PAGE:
Gasoline comes from crude oil which has been stored deep into the ground and converted from fossilized materials for milions of years.

But a gene from the petroleum nut is able to make gasoline without undergoing the abovementioned process. We are currently trying to identify the gene out from some 30,000 genes of the tree. When we are able to do that, then that gene will be protected ands conserved to ensure the production of sustainable source of fuel.

The Petroleum Nut, Promising Results

For those who have been following up the petroleum nut discovery of ours, here are the latest development we have made:

1. It can DIRECTLY totally replace, we repeat, REPLACE LPG for cooking without undergoing any physical processing except plain sedimentation.

2. It can be directly used for lighting.

3. We’re running the engine tests currently.  We started last Friday and should have those done in about 2 weeks.

Chemical Analysis
Based on our chemical analysis, the petroleum nut samples  had nonane (9 carbon alkane), pinene (a small monoterpene), and beta-phellandrene (larger terpene).  The pinene is the chemical that gives the oil the ‘pine/lemon’ smell.  Basically, these oils are made of small hydrocarbons and that’s why it catches fire so easily.  LPG is similar in that it is really small hydrocarbons and that’s why it burns so well.  The petroleum nut chemicals are larger than LPG, but only by ~4-8 carbons, which doesn’t make a huge difference apparently.  The petroleum nut chemicals are also cyclic, which makes them different from LPG.  I’ll send all of these things in a more formal report when I can get the engine data together.

Fuel Property Analysis
We looked at two different kinds of the petroleum oil.  The first was the oil without the white waxy layer that forms after settling for a couple hours.  The second oil had that white wax mixed back into it for comparison.  Initial fuel property testing shows that 20% blends of the petroleum nut (without wax) has a flash point lower than standards, but otherwise passes all ASTM biodiesel fuel property specifications.  Essentially this means that it could be sold for biodiesel, but it catches flame too easily (low flash point) and so would be a transportation risk.  I think we could have guessed that may be the case from lighting the fruits so easily.  The petroleum nut oil with the wax failed several tests including flash point, sulfated ash (emissions standard), ramsbottom carbon residue (another emissions standard), etc.  So basically, if this stuff was used as diesel fuel, it would need to settle out the wax first before use to maintain clean air regulations.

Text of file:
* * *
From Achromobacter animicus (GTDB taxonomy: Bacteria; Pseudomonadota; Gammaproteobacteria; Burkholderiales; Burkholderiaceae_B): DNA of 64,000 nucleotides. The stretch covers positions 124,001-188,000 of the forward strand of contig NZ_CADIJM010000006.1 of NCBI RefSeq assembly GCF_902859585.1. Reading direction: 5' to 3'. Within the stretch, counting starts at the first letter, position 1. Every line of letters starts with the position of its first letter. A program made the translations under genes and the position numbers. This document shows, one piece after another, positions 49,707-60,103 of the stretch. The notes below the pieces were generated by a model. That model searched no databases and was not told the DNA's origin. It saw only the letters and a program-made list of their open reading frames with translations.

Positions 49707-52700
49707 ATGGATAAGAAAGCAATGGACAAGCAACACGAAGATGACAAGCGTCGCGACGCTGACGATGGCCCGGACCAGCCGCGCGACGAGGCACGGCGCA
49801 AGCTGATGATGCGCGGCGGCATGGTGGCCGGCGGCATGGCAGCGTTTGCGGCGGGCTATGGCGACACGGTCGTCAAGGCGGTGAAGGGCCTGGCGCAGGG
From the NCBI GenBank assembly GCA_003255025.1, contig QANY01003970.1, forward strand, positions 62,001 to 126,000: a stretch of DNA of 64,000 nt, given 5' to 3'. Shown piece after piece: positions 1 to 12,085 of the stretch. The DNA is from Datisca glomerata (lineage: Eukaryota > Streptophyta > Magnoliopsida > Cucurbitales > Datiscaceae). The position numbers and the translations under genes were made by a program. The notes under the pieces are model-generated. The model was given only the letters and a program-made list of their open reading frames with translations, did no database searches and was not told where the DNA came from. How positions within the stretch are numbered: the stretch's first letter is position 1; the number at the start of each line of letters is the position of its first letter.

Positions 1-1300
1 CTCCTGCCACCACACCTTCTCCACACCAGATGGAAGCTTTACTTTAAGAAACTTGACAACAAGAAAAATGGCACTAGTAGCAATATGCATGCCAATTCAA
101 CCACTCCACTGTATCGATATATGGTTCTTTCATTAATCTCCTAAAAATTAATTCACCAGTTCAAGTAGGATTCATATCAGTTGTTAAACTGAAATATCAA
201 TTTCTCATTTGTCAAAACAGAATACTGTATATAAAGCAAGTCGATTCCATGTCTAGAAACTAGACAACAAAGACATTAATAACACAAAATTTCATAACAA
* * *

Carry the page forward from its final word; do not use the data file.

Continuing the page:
Engine Tests
I was there when we ran the 20% petroleum nut oil:80% diesel #2.  The engine didn’t explode!  That’s always a relief.  It will be two weeks before we get the final numbers back, and then I can give you a pretty detailed report on what we found.  Of course, all of this information and everything above will be put together for publication sometime late this year or maybe early 2011 and you will also get a copy of that final completed report.

We’re still in the initial stages of testing, and I was surprised to find that the oil had nonane rather than heptane, but presence of nonane has been reported before.  As for isolating the genes involved, that will take a much longer time.  We’re looking for 2-4 genes out of ~30,000, and that can be a difficult task.  I have been doing my homework about what is known in petroleum nut and also another plant, Pinus jeffreyi.  The pathway to make nonane or heptane is really strange in plants, so basically we’ll be starting from scratch as far as the genetics go.  I’ll keep you updated on that side of the project as I go of course.

Expect a more formal update in mid-July.

Hopefully, this will be a e sustainable fuel for the Cordillera region.

Michael

Leading by Serving

Leading by Being the Servant

We work voluntarily to  help liberate people from poverty. When I established PINE TREE (Project Initiating Employment through Training in Environmental Enterprises) I was thinking of two things–helping eliminate poverty and environmental  decay — through socal change. I then made it my group’s mission.

Our strategy is to help liberate people from poverty by allowing them to use their God-given skills, talent, opportunities  combined with ours for service and in our case, without or with little personal material benefit

We work on the conscience that having been gifted with more or better (education), different skills and knowledge as well as experience, health and access to resources, we work to serve first because we care–for people and for Mother Earth.

This is because we feel we were chosen and called to do so and it is an honor to be in that situation.

Michael A. Bengwayan Ph. D

Director

PINE TREE, the Cordillera Ecological Center